When writing about Whitby by day, I mentioned that I could not find my photos of Whitby by night.
Well, I found them! Here they are!
These are some of the most atmospheric photographs I’ve ever taken, from a night where I felt more alive than I have in a long time.
It’s hard to put into words just how great it felt to walk along that vast expanse of sand by night. Thanks to the glow of the town behind us, it wasn’t quite pitch-black, but visibility was reduced to about six metres. And looking out to the sea, we couldn’t see a thing. Just the white of the foam as the waves crashed. Beyond that, nothing.
There were other people on the beach, but we didn’t encounter any of them directly. They were just dark shapes, drifting as aimlessly as we were, like fellow lost souls in limbo.
I used my phone’s in-built camera, which isn’t bad, but I don’t think the above photos come close to capturing the bleak wonder I felt down there. For that matter, I don’t think any photo could.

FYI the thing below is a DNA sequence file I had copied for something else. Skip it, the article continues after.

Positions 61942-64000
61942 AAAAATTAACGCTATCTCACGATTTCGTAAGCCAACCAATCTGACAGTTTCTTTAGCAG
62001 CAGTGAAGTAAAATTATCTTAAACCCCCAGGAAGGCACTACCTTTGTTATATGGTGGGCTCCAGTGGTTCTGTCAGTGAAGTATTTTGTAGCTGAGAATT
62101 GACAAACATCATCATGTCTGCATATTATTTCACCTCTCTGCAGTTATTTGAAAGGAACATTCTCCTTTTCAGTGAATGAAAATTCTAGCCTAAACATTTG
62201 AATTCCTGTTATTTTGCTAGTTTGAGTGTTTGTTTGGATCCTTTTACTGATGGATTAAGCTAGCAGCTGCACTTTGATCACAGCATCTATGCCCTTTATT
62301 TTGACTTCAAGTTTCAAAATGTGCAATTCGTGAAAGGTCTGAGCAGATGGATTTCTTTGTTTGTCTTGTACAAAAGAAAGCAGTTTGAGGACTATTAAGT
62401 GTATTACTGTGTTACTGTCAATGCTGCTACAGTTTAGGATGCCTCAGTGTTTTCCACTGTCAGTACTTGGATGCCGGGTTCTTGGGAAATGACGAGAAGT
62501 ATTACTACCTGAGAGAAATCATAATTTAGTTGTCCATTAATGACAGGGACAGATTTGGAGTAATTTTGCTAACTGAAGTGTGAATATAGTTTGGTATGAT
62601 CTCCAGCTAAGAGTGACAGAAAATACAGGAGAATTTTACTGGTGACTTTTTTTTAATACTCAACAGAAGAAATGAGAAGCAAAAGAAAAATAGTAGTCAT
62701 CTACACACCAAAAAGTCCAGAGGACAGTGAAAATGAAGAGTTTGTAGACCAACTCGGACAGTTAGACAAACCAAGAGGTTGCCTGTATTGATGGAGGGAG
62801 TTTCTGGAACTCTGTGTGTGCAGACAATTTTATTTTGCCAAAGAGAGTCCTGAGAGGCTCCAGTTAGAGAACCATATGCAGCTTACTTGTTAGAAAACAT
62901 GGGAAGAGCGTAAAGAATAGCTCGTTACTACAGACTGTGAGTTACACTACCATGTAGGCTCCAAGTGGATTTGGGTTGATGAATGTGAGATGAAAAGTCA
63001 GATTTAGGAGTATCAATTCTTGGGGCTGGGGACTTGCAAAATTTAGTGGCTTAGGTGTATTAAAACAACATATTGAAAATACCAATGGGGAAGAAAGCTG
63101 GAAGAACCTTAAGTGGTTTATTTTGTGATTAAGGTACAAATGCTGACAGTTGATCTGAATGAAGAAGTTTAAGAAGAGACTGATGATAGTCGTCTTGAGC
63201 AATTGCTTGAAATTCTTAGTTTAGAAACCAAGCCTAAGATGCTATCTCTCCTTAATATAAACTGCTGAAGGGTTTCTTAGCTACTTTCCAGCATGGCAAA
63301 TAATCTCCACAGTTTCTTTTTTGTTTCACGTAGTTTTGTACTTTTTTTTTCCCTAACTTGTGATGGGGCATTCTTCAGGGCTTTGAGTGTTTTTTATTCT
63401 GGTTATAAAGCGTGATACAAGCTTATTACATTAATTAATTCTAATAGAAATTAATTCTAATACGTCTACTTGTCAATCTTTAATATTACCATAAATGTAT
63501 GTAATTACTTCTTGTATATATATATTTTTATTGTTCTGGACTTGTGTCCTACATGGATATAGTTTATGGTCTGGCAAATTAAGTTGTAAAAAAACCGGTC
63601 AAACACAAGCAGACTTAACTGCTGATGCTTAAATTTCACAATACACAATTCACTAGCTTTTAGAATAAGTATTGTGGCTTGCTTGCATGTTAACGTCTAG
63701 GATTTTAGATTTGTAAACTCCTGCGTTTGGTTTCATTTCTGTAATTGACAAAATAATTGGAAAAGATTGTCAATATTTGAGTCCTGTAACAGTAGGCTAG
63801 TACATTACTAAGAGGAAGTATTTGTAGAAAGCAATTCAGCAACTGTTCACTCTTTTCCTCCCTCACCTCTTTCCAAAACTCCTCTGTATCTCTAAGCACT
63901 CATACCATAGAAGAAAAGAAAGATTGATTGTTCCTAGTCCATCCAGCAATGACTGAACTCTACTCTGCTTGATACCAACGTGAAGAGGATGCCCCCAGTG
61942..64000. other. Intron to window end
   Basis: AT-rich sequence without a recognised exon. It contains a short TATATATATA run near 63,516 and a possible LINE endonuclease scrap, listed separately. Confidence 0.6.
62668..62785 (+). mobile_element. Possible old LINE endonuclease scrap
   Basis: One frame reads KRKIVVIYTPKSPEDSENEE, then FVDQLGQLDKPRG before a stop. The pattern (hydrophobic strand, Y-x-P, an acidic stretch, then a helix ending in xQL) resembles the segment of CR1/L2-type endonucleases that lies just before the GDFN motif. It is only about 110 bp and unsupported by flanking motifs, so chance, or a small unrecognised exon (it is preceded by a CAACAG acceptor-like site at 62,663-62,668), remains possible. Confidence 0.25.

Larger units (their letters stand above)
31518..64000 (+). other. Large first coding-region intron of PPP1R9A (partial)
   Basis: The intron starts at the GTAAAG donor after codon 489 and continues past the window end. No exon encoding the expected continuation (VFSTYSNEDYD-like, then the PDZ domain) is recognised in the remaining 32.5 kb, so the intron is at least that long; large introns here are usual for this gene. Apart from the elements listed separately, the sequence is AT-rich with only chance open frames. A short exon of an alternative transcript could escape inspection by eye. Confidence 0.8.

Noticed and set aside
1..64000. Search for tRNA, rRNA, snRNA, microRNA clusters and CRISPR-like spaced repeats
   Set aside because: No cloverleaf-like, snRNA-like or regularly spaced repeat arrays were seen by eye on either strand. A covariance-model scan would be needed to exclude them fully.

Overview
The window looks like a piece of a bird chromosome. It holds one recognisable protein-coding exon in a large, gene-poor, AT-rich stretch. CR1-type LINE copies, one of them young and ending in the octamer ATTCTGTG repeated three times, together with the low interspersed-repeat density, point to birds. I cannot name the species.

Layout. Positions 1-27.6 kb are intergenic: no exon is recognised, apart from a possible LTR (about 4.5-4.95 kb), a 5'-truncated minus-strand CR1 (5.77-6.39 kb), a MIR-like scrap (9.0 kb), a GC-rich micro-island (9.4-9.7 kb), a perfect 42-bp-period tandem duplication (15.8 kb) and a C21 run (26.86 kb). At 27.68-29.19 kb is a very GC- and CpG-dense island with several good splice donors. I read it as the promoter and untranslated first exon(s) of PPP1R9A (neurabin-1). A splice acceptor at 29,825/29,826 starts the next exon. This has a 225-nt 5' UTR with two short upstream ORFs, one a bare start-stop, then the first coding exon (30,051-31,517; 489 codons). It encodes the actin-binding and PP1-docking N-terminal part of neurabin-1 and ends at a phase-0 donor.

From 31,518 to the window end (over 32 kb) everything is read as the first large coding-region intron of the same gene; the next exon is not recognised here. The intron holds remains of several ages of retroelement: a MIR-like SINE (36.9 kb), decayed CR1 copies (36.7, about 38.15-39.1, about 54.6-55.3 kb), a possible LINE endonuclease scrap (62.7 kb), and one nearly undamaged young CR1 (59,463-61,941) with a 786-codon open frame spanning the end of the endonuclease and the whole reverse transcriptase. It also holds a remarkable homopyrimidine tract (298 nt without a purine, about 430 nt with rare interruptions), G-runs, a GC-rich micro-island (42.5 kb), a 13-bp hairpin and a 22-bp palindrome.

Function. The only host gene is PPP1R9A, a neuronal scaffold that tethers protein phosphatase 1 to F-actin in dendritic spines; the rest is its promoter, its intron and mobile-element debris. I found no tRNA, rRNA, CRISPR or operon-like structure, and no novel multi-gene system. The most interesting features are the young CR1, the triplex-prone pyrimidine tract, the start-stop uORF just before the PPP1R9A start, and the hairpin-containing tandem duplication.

It was the wind, the vastness, the emptiness, the beckoning deathly sea – all enhanced by the fact that I was ever so slightly drunk. Not even the most expensive camera, wielded by the most expert photographer, could ever hope to capture those feelings in a single image.
I think my photos of the pier, though, are a lot more successful:
Sat on every bench, a ghost.
You see that little blue light to the left of the image? That’s a torch. There were people stood right at the very end, shining torches into the sea. I have no idea why.
In my previous post, I described this mysterious activity as “literally dreadful”, and it was, in as much as it infused us with so much dread that we had to turn back.
In turning back, we were able to take in the ghostly wonder of Whitby in foggy darkness:
Looking at these photos now, I feel like I’ve found my spiritual home. I must return to Whitby. Next time, I’ll spend much longer in the Dracula museum.